Women are historically bad at asking for promotions and pay increases, but with the cost of living going up people are needing more money than ever just to get by. Here a professional explains exactly how to go about asking for a raise.


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The cost of living crisis means that many of us are feeling the pinch, so a pay rise could go a long way at the moment. But often putting ourselves forward for more recognition feels unnatural and boastful so plenty of us stay quiet, accepting what we’re offered, when we’re offered it.

There’s no reason we can’t put ourselves forward for an increase in pay, particularly if we’re performing well and haven’t had a raise in a while. Roman Peskin, CEO of the career-enhancing learning platform ELVTR, shared his top tips for broaching the tricky subject. 

Do the research

The first thing you need to figure out is that your current salary meets the market benchmark. This defines your negotiation strategy. Go to websites such as Indeed or Glassdoor, or google search average salary for your job and seniority level. If your pay is below, appeal to market benchmarks to negotiate fair pay.

Timing also matters. Early-career employees should aim to get a promotion every 2-3 years while the pace slows down in later career stages.

Prepare the visuals and hard data

The average person responds far better to visual information than plain conversation, so prepare a short deck with clear indicators of your valuable input and progress. Show what you bring to the table and how the company has benefited with you on board. Show how your responsibilities have changed over time, and how the company closed more deals or saved money with your efforts. Be specific and include examples.

Master new skills and ask for more responsibility

Invest in improving your skills and expertise - it will get you a long way and fuel your career at any stage. See what skills are in high demand in your niche, research high-priority jobs on LinkedIn to see what kind of abilities they require and ask your manager for advice on what skills would be good for your career within the organization.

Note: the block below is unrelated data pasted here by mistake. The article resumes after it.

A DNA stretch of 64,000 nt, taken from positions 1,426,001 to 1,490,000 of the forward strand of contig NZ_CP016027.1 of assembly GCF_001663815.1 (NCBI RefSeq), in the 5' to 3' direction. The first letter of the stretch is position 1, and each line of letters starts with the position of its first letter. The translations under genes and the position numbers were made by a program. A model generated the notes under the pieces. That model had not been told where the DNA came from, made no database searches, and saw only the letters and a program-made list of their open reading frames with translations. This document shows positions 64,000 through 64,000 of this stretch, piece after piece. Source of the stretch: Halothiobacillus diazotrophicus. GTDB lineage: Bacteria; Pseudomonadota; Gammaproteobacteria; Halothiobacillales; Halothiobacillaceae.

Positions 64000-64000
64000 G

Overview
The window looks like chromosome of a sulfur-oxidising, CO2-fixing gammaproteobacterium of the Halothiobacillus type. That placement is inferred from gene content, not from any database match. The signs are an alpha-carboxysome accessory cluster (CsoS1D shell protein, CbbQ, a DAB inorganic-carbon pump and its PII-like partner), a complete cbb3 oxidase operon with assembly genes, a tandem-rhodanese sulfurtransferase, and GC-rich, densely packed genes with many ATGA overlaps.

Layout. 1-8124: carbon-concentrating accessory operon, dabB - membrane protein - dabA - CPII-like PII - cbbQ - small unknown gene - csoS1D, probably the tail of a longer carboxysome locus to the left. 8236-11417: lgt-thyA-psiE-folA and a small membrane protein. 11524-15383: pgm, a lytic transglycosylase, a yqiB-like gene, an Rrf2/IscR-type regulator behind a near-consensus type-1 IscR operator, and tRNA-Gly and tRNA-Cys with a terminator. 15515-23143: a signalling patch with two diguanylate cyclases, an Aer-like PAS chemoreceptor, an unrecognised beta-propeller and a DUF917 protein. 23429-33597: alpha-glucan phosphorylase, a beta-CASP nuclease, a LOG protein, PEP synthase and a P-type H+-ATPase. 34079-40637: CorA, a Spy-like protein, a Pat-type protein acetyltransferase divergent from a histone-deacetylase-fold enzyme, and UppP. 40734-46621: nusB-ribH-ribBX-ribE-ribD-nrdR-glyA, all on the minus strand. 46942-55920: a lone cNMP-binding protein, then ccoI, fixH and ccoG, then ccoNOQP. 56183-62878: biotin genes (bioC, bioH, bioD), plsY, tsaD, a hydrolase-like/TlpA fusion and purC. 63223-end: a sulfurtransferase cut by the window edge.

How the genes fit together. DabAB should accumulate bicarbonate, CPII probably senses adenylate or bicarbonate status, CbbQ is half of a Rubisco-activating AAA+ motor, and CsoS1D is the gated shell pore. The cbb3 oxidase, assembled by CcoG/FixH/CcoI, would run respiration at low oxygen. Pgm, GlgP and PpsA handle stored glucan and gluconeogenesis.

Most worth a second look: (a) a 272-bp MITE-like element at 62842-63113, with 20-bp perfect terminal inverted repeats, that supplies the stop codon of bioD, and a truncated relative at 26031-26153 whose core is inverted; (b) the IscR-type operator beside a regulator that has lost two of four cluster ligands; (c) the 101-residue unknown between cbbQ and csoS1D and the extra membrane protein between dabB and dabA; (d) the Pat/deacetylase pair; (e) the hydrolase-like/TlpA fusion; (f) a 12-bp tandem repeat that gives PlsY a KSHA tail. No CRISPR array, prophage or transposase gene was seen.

Find the best options you can afford to learn from – know who’ll be teaching you, check if their background and expertise are worth your time and resources. Please don’t settle for internet gurus with a fan following but zero on-the-ground experience in their fields, and always check course reviews on Trustpilot before investing your time and money in them. Lastly, make sure that the leadership is aware that you’re ready to apply these new skills and take on more responsibility.

What not to do

  1. Do not expect an immediate answer. Give your manager time to evaluate what they can offer.
  2. Do not present ultimatums to leave (unless you’re willing to execute them).
  3. Do not push and complain. Keep the conversation on a positive note.

If you hear no…

If you’re denied a promotion, ask about other perks that could also increase your career growth. Those can be a salary bump while keeping the same title, the opportunity to work in a different department or be trained in new skills. You can also negotiate a more flexible work schedule.